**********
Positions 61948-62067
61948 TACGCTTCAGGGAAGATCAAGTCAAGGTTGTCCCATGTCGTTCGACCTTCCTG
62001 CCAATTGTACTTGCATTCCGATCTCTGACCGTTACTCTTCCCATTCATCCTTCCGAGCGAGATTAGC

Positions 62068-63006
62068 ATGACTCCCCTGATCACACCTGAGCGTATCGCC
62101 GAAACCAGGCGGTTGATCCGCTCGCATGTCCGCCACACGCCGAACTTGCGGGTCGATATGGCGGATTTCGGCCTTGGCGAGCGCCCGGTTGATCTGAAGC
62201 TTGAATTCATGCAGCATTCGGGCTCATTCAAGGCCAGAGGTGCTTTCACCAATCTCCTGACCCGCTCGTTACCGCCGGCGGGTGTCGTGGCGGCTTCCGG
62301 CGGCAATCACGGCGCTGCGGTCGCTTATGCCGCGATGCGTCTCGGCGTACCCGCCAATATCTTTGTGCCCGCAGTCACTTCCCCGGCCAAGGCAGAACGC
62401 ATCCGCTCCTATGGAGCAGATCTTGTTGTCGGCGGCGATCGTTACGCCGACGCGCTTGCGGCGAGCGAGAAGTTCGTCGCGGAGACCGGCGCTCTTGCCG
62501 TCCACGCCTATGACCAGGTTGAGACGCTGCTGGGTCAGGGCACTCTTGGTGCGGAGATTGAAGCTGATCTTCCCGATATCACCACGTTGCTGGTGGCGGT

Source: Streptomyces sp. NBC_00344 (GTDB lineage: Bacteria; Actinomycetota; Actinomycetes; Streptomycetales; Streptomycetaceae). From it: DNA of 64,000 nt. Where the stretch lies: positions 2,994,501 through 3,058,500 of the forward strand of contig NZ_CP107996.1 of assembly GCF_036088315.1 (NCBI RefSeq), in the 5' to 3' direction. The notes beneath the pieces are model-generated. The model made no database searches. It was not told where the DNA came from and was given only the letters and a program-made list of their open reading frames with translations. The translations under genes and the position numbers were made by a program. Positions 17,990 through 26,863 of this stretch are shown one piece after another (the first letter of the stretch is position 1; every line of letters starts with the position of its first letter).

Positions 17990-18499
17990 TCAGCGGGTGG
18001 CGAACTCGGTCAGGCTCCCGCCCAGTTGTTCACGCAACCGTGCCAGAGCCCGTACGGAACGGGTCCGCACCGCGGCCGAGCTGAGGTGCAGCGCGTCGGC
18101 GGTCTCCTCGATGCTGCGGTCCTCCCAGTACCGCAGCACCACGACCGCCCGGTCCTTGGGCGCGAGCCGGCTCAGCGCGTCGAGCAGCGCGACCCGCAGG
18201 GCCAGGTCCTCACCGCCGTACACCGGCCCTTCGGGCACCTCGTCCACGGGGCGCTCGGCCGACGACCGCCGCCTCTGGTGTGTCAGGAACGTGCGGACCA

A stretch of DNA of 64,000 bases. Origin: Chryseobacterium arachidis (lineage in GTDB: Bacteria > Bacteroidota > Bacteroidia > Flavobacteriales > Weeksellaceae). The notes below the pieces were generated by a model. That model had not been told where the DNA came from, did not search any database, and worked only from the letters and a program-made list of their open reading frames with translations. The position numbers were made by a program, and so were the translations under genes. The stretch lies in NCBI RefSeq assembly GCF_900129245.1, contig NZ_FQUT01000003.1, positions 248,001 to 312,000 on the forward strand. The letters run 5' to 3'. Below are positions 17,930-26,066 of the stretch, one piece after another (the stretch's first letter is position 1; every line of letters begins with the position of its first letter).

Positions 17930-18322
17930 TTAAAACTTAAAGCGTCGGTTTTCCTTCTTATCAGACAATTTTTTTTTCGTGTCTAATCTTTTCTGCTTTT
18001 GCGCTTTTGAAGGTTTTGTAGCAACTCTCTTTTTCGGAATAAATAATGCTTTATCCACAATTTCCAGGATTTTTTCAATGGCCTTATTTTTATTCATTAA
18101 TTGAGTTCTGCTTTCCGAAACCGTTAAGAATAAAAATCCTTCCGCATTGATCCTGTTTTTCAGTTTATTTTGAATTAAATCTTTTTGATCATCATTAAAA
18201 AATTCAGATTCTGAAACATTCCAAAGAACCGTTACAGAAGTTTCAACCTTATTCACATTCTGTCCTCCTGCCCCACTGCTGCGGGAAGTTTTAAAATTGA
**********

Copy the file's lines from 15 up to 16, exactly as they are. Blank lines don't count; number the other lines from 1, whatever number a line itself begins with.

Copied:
18101 GGTCTCCTCGATGCTGCGGTCCTCCCAGTACCGCAGCACCACGACCGCCCGGTCCTTGGGCGCGAGCCGGCTCAGCGCGTCGAGCAGCGCGACCCGCAGG
18201 GCCAGGTCCTCACCGCCGTACACCGGCCCTTCGGGCACCTCGTCCACGGGGCGCTCGGCCGACGACCGCCGCCTCTGGTGTGTCAGGAACGTGCGGACCA